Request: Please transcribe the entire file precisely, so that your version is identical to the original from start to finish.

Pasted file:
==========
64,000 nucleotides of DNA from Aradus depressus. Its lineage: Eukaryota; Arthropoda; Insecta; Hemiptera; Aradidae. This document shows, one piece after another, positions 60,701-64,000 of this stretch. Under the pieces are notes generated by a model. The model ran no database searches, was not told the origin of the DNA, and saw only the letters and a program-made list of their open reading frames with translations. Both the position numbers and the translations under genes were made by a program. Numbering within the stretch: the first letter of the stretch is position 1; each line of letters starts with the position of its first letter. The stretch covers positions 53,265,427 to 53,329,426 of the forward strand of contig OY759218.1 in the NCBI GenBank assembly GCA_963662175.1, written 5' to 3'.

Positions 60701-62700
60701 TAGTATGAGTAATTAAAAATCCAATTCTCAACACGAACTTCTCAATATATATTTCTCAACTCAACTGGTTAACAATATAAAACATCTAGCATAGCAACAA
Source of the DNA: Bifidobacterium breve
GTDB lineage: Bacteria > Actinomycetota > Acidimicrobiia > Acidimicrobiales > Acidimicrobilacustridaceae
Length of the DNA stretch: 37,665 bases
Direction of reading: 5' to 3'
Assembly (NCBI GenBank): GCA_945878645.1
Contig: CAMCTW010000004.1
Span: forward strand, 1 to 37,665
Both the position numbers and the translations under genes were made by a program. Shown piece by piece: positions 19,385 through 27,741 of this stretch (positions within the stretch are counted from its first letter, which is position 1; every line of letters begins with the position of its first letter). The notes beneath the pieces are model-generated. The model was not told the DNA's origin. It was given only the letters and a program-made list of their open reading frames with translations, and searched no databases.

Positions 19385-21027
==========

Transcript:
64,000 nucleotides of DNA from Aradus depressus. Its lineage: Eukaryota; Arthropoda; Insecta; Hemiptera; Aradidae. This document shows, one piece after another, positions 60,701-64,000 of this stretch. Under the pieces are notes generated by a model. The model ran no database searches, was not told the origin of the DNA, and saw only the letters and a program-made list of their open reading frames with translations. Both the position numbers and the translations under genes were made by a program. Numbering within the stretch: the first letter of the stretch is position 1; each line of letters starts with the position of its first letter. The stretch covers positions 53,265,427 to 53,329,426 of the forward strand of contig OY759218.1 in the NCBI GenBank assembly GCA_963662175.1, written 5' to 3'.

Positions 60701-62700
60701 TAGTATGAGTAATTAAAAATCCAATTCTCAACACGAACTTCTCAATATATATTTCTCAACTCAACTGGTTAACAATATAAAACATCTAGCATAGCAACAA
Source of the DNA: Bifidobacterium breve
GTDB lineage: Bacteria > Actinomycetota > Acidimicrobiia > Acidimicrobiales > Acidimicrobilacustridaceae
Length of the DNA stretch: 37,665 bases
Direction of reading: 5' to 3'
Assembly (NCBI GenBank): GCA_945878645.1
Contig: CAMCTW010000004.1
Span: forward strand, 1 to 37,665
Both the position numbers and the translations under genes were made by a program. Shown piece by piece: positions 19,385 through 27,741 of this stretch (positions within the stretch are counted from its first letter, which is position 1; every line of letters begins with the position of its first letter). The notes beneath the pieces are model-generated. The model was not told the DNA's origin. It was given only the letters and a program-made list of their open reading frames with translations, and searched no databases.

Positions 19385-21027